When Craig Kielburger co-founded Free the Children at age 12, it was the uncool thing to do.
"Today young people fill theatres ready to celebrate to change the world," he said Thursday at the We Stand Up Student Conference, where 1,400 students filled the Thunder Bay Community Auditorium.
The second annual conference aims to empower youth to make a difference in the world; it was started last year after a group of local students attended a We Day celebration in Winnipeg and were inspired to bring the message home.
Kielburger was one of Thursday's keynote speakers and said he's thrilled to see how the message has spread and inspired students to create their own version of We Day.
Now it's the cool thing to do, he said.
"It's a great shift from even when I was in school not that long ago," said Kielburger, who started Free the Children 20 years ago after reading an article about child slavery in a newspaper.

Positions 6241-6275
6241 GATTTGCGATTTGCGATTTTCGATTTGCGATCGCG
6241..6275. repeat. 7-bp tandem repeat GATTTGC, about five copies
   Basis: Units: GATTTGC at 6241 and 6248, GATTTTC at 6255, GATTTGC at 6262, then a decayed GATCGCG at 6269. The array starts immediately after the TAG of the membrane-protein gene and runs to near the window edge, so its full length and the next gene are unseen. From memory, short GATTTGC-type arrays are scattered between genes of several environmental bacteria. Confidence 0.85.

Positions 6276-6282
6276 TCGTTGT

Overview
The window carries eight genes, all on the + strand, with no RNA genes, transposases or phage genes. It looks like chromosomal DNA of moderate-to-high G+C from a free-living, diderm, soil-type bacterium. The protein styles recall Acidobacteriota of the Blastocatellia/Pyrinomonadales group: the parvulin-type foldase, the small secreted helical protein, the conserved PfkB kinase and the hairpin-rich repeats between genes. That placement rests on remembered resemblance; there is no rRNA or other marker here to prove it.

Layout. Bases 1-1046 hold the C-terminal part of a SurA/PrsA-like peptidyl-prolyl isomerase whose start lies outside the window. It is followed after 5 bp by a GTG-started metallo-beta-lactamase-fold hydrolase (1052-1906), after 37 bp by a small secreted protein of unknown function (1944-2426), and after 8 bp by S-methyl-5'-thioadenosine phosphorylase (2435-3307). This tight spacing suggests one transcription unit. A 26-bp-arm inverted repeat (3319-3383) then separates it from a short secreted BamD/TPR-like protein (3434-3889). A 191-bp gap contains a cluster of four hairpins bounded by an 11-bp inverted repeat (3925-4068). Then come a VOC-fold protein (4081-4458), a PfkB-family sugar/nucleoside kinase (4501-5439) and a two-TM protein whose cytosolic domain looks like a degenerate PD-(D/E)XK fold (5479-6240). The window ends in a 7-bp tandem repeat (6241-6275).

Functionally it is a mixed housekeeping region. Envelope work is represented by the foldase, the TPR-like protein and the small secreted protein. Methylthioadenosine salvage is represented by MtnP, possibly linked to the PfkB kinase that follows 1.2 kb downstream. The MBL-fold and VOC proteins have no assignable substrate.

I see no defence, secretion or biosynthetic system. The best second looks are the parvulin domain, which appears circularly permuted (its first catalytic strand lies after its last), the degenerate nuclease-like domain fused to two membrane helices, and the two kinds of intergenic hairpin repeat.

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Sir Winston Churchill Collegiate and Vocational Institute student Ankur Shahi was one of the students who travelled to Winnipeg two years ago and brought We Stand Up to Thunder Bay.
He was again part of the organizing committee and said he hopes the event made his peers aware of the issues that exist in Thunder Bay like bullying, racism, homophobia and other social injustices.
"I feel that students are often unaware or act as bystanders to things that exist, not necessarily within the school, but in the community as a whole. It's really important to make them aware of some of the things that are going on, so they, themselves, can begin to target the issues," said Shahi.
In addition to Kielburger, the day's lineup included anti-racism advocate Chris Tse, city Coun. Ken Boshcoff, Metis Elder Senator Robert McKay, LGBTTIQQ advocate Aiden Kivisto, Paralympian Robbi Weldon and many more.
St. Ignatius High School student Olivia Jean said they tried to choose speakers and acts that students can relate to and understand.
"People that really show us social justice and who do work to try to better the world," said the Grade 12 student.
"Our main message is that students can make a difference no matter if it's one person or a group of people. Any small difference makes a huge impact. It all builds," she said.
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